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System was no different. The Assembly needed to ensure that the system was easy for both staff and Members to use.

One way in which it was addressed, along with the “fear” of moving away from paper, was to provide one-to-one training in the initial rollout stages, with expert in-house support available at all times. Other considerations were to ensure that Members’ personal devices could be facilitated by the new system and that robust contingency procedures were developed and implemented.

Utilizing the full potential of technology

With the Electronic Committee Pack system’s success, and with a “Digital First” Strategy in place, the Assembly is continuing to improve the amount of information that can be accessed by Members on their tablet devices. The Information Systems Office is currently enhancing the system to allow access to committee papers relating to Assembly legislation and committee inquiries.

Another project will provide Members with the ability to remotely table Motions and Amendments to Plenary debates. The new system, delivered on the tablet devices, will allow Members to table and track Assembly Questions and Answers and to submit their names for selection to ask Oral or Topical Questions. Members’ staff will have immediate electronic access to written answers and can receive automated alerts when answers are due or overdue.

While the Assembly’s Information Systems Office has been devising systems that will make it easier for Members to carry out their rules, they have not forgotten about the public and their important role in scrutinizing the devolved Legislature.

More people than ever are using computer/ tablet-based forms of communication with their elected representatives, including the use of social media. The Assembly has proactively encouraged this, both by using Assembly Facebook and Twitter accounts to communicate,

and by working with individual Committees to publicise their inquiries and Committee sponsored events. To facilitate this, the Information Systems Office has developed an online portal on the Assembly website to provide the public with access to Assembly procedural information in a user-friendly way.

The portal allows visitors to browse and search for a range of information on current and former Members, Plenary business, votes, Assembly questions and answers, Committees and their work, and a subject-based search facility.

The system also allows for easy access to real-time procedural information – for example voting results from Assembly Divisions are available to the public within six seconds of the result being announced in the Assembly Chamber. This service has received a very positive response from local journalists and media outlets. The portal also provides a vastly improved flexible search tool that allows people to search the AIMS subject index. This index is based on one inherited from the UK Parliament POLIS and PIMS systems and contains some 30,000 subject terms. Assembly Library staff have a dedicated team that looks at all procedural content on the AIMS system and tags items according to the standard terms contained within the AIMS index. This is specialized work, but the Assembly feels that although resource intensive, it offers an easy way for people to search across the entire range of Assembly procedural outputs.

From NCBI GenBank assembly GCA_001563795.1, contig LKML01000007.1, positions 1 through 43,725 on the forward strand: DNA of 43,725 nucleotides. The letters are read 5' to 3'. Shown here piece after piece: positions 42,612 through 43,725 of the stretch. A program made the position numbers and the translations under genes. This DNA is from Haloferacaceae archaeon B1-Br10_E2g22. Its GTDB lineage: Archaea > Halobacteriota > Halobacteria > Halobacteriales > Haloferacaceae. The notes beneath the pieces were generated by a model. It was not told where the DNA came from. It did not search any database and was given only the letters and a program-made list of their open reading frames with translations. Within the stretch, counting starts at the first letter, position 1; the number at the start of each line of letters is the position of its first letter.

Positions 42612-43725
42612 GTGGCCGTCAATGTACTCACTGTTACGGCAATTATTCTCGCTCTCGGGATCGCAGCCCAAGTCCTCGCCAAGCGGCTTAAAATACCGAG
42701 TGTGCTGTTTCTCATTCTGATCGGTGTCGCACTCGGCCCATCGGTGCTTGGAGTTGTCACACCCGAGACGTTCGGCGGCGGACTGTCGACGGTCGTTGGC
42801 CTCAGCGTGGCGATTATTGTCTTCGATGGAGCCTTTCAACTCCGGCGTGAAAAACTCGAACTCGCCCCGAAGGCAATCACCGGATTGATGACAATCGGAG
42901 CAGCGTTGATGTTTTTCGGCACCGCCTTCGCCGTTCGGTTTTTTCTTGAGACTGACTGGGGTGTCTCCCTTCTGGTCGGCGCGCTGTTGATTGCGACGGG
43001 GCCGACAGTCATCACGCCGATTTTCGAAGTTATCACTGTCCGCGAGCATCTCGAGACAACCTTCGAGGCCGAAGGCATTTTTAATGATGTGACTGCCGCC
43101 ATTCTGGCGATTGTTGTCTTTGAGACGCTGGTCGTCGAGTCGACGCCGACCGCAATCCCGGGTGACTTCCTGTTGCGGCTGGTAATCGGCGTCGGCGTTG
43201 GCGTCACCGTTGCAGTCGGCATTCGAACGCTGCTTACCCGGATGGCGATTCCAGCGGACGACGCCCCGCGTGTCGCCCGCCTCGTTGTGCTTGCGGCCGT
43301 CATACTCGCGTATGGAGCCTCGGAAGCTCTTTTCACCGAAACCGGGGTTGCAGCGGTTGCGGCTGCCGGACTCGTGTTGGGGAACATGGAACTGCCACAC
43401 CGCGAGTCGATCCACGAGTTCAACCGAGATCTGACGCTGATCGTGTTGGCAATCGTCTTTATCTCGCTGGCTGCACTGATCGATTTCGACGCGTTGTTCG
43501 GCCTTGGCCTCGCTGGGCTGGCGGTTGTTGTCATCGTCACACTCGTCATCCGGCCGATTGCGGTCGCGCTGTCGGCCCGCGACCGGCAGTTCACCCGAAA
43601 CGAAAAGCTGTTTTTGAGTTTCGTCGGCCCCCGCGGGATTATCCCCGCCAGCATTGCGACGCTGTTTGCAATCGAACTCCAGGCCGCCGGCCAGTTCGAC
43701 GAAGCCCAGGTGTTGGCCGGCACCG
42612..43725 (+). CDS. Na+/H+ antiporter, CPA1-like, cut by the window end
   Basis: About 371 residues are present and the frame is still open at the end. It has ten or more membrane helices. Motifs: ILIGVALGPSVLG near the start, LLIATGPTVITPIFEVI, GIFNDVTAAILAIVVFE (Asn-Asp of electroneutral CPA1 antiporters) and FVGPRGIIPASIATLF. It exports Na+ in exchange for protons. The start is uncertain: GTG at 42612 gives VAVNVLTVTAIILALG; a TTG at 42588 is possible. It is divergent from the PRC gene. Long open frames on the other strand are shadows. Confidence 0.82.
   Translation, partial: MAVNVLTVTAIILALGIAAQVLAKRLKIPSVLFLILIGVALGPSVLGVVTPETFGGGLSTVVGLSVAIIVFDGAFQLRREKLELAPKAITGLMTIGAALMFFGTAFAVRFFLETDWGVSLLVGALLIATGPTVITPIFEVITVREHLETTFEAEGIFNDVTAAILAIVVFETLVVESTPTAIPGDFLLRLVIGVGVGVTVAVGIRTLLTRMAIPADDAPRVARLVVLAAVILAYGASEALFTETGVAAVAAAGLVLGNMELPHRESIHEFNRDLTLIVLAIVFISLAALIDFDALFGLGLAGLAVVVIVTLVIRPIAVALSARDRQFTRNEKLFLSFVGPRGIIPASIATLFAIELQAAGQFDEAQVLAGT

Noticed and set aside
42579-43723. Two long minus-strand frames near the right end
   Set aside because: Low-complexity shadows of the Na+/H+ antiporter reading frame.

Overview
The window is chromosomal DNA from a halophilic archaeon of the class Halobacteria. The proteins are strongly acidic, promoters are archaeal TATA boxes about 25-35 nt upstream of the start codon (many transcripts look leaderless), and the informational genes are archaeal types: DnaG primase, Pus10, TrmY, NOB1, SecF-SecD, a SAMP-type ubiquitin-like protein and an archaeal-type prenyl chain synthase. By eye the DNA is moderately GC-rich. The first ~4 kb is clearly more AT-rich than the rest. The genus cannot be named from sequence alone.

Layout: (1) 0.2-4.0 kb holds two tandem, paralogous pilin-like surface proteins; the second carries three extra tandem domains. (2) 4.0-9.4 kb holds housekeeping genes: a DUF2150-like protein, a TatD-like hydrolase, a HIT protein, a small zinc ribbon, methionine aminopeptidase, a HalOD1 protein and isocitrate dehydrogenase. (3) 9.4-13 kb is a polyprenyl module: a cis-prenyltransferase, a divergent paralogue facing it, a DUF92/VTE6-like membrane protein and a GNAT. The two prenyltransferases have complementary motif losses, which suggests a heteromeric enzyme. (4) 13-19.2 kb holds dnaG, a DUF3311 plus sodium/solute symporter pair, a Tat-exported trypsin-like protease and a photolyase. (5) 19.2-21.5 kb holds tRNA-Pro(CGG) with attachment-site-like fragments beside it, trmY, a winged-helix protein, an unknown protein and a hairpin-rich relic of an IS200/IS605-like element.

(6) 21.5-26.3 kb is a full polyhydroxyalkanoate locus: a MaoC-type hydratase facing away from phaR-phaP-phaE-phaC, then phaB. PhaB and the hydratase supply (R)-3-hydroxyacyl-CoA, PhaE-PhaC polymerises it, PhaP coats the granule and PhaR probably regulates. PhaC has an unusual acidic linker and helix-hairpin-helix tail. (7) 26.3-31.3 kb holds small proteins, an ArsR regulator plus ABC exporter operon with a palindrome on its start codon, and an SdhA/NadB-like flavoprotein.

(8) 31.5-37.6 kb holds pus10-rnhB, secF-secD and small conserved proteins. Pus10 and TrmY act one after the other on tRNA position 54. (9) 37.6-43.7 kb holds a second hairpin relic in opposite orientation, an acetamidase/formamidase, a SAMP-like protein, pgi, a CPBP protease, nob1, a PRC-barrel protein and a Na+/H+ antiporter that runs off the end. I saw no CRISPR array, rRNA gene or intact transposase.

Assembly Open Data project One project, in which the Northern Ireland Assembly is leading the way is the Assembly Open Data Project which was launched by the Speaker, Mr William Hay, MLA, in May 2012. The project allows data on the work of the Assembly and its Committees to be published in its raw form, increasing the ways in which the data can be used. Data can be accessed under the Open Northern Ireland Assembly Licence where both

190 | The Parliamentarian | 2014: Issue Three

individuals and organizations, such as charities, the media and political strategists, are free to copy, publish, distribute and transmit Assembly information. This information is updated and disseminated in real time.

Organizations can exploit the information commercially, for

would be meaningful and useful, the Assembly worked with a number of stakeholders when identifying the services that would be provided. Some of these stakeholders included Northern Ireland Executive Departments, parliamentary monitoring organizations, charitable sector groups and political strategists/

example, by combining it with other information, or by including it in their own products or applications. The Assembly used the UK Open Parliament Licence as the basis for developing its licence and had some very useful input from the National Archives, also involving the Assembly’s Legal Services Team and Information Standards Officer. In order to ensure that the data

lobbyists, as well as various interested bloggers. These groups continue to provide the Assembly with feedback so that the services can be improved. The Open Data service

increases the Assembly’s openness and transparency, which in turn reduces the number of Freedom of Information requests being received. In the future the Assembly plans to expand the data services

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